Banks aren’t likely to ease lending standards anytime soon due to continued worries about delinquencies, according to a survey by FICO, a decision management and analytics firm that determines consumer credit scores.

“On one hand, consumers are wanting more credit, but there are reasons to be concerned because we’re not over the hump yet in terms of some of the delinquencies that consumers are still going to face in terms of mortgages, credit cards, and even home equity loans,” said Mark Greene, FICO’s CEO. “So the bankers are worried. They see an extra demand for credit, but they’re not really willing to open up the credit lines quite yet.”

In fact, some 92 percent of the 127-surveyed bankers believe lending standards will hold steady or get tougher this quarter. Meanwhile, the federal Credit Card Accountability, Responsibility and Disclosure Act [CARD], which intends to protect consumers from unfair credit card billing practices, may actually widen the gap between credit supply and consumer demand, said Greene.  “For people who have credit cards, they will either find out that they have less credit available or their lines have shrunk or their rates go up,” he said. “We’re also worried that the low end of the market, this will actually chase people out of the credit card market to even less savory forms of borrowing—payday lenders and those kinds of situations.”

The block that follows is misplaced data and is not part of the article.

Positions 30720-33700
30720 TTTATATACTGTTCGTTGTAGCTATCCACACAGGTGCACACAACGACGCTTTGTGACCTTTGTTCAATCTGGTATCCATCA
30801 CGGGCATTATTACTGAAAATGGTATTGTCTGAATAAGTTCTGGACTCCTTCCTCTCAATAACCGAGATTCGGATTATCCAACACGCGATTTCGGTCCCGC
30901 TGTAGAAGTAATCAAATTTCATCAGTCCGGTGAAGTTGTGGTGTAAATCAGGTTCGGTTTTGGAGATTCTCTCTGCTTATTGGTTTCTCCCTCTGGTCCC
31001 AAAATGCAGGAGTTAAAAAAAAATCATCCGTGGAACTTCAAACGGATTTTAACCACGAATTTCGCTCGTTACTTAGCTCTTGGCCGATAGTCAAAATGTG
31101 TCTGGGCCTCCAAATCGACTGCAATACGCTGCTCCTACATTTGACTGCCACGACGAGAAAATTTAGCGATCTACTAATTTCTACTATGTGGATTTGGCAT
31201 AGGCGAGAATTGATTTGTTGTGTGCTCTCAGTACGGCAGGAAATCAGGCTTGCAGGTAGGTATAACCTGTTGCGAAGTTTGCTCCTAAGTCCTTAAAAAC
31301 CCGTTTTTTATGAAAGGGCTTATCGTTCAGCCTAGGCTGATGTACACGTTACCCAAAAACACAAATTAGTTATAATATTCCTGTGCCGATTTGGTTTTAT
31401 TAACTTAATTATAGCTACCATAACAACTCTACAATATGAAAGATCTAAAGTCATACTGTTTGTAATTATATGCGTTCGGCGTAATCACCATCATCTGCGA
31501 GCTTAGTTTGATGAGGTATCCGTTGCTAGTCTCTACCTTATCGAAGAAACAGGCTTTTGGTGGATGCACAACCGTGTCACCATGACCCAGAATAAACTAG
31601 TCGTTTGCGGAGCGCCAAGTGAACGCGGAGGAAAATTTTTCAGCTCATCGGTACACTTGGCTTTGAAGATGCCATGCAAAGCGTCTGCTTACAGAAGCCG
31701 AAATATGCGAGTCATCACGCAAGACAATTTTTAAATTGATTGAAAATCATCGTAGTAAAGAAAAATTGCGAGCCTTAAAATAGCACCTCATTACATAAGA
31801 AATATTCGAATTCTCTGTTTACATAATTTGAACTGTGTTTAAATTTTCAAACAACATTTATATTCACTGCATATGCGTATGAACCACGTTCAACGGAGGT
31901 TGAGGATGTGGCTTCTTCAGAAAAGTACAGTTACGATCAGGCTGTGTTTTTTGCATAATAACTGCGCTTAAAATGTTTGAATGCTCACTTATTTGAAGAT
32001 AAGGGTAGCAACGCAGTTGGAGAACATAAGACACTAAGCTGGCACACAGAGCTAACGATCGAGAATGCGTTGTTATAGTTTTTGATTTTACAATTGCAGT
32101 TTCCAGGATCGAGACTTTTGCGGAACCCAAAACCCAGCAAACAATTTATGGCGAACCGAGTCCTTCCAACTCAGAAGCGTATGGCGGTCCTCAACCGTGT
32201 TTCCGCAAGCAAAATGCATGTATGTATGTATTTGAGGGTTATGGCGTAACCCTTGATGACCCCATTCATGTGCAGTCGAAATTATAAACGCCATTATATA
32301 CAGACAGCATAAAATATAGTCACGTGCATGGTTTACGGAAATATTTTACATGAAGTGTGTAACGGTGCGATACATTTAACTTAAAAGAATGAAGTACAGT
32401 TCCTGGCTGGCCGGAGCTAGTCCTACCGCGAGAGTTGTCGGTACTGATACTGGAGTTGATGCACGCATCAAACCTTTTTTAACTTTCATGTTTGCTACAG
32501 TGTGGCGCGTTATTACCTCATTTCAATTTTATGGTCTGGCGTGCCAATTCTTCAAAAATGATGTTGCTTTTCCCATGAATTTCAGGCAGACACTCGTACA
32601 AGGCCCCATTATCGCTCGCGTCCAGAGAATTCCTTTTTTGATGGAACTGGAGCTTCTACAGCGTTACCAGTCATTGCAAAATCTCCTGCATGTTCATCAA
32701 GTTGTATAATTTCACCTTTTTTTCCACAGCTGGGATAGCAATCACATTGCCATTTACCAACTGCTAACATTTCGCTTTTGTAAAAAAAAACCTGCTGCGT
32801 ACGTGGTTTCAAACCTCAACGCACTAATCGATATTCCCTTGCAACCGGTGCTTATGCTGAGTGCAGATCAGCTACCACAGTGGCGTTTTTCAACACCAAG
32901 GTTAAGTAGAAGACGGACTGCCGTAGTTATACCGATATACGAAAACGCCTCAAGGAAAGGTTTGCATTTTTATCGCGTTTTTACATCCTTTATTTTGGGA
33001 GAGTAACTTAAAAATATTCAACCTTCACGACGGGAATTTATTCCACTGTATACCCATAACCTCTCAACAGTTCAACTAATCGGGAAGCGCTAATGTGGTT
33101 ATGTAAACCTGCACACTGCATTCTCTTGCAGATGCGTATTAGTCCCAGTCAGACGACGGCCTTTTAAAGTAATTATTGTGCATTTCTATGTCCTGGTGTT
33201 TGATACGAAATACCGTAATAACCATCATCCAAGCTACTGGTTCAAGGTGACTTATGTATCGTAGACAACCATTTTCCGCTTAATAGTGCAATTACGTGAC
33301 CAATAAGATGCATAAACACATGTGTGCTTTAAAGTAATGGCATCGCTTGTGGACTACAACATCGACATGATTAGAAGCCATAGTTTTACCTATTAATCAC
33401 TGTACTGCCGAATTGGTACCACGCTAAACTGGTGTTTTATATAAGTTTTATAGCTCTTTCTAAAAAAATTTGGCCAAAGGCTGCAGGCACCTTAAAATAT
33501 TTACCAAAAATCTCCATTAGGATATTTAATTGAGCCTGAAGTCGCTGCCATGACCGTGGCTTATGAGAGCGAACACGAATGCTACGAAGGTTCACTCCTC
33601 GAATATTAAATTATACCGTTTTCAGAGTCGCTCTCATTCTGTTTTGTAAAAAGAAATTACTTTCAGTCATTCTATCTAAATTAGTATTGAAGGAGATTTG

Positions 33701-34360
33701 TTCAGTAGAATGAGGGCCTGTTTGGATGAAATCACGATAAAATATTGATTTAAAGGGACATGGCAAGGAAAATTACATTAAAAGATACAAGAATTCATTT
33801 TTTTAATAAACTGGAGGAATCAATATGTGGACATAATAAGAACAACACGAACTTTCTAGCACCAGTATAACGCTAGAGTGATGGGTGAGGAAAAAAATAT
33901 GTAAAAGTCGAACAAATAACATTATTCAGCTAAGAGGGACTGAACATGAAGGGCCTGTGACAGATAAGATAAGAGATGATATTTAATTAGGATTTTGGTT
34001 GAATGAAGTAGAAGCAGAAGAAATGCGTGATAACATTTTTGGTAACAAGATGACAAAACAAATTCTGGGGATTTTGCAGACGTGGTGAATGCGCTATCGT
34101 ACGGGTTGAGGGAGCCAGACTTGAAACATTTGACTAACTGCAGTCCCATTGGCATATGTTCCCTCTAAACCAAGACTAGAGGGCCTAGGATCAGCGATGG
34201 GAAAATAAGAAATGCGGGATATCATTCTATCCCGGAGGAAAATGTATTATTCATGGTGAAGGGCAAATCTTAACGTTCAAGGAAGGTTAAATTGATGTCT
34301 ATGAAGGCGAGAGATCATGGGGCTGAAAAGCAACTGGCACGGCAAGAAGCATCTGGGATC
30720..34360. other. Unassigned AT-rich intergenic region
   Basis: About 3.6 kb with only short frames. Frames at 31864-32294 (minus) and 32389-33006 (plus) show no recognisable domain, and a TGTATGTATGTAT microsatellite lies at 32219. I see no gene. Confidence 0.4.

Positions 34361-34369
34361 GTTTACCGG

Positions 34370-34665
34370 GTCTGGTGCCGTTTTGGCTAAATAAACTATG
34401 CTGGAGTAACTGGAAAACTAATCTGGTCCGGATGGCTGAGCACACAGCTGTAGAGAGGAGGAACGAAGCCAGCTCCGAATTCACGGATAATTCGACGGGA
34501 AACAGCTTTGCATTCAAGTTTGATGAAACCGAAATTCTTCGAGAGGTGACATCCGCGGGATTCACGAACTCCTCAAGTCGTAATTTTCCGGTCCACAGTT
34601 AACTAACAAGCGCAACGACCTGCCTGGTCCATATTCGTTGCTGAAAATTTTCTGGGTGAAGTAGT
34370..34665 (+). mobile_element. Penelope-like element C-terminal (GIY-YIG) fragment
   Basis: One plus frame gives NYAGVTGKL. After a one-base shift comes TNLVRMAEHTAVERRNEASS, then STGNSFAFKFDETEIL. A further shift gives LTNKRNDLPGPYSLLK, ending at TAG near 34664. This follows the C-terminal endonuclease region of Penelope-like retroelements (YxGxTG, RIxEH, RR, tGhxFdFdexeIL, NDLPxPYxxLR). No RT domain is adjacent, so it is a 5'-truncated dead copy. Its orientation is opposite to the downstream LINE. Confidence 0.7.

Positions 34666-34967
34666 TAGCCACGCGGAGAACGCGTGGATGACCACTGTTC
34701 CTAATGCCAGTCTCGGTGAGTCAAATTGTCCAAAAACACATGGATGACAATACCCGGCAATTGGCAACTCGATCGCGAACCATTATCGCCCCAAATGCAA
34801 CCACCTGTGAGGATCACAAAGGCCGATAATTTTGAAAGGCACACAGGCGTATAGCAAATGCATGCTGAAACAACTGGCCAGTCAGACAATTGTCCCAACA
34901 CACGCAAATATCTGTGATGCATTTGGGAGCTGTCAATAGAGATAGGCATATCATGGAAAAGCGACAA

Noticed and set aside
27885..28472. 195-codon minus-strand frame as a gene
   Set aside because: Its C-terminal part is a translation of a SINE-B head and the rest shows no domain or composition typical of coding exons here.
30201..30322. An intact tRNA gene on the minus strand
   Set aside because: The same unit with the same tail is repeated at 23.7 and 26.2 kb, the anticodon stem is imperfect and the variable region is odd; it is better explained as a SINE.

The surveyed bankers remain skeptical as to whether American and European consumers can drive the global economic recovery.    Source: Writer/Producer

BIIA Newsletter July I – 2010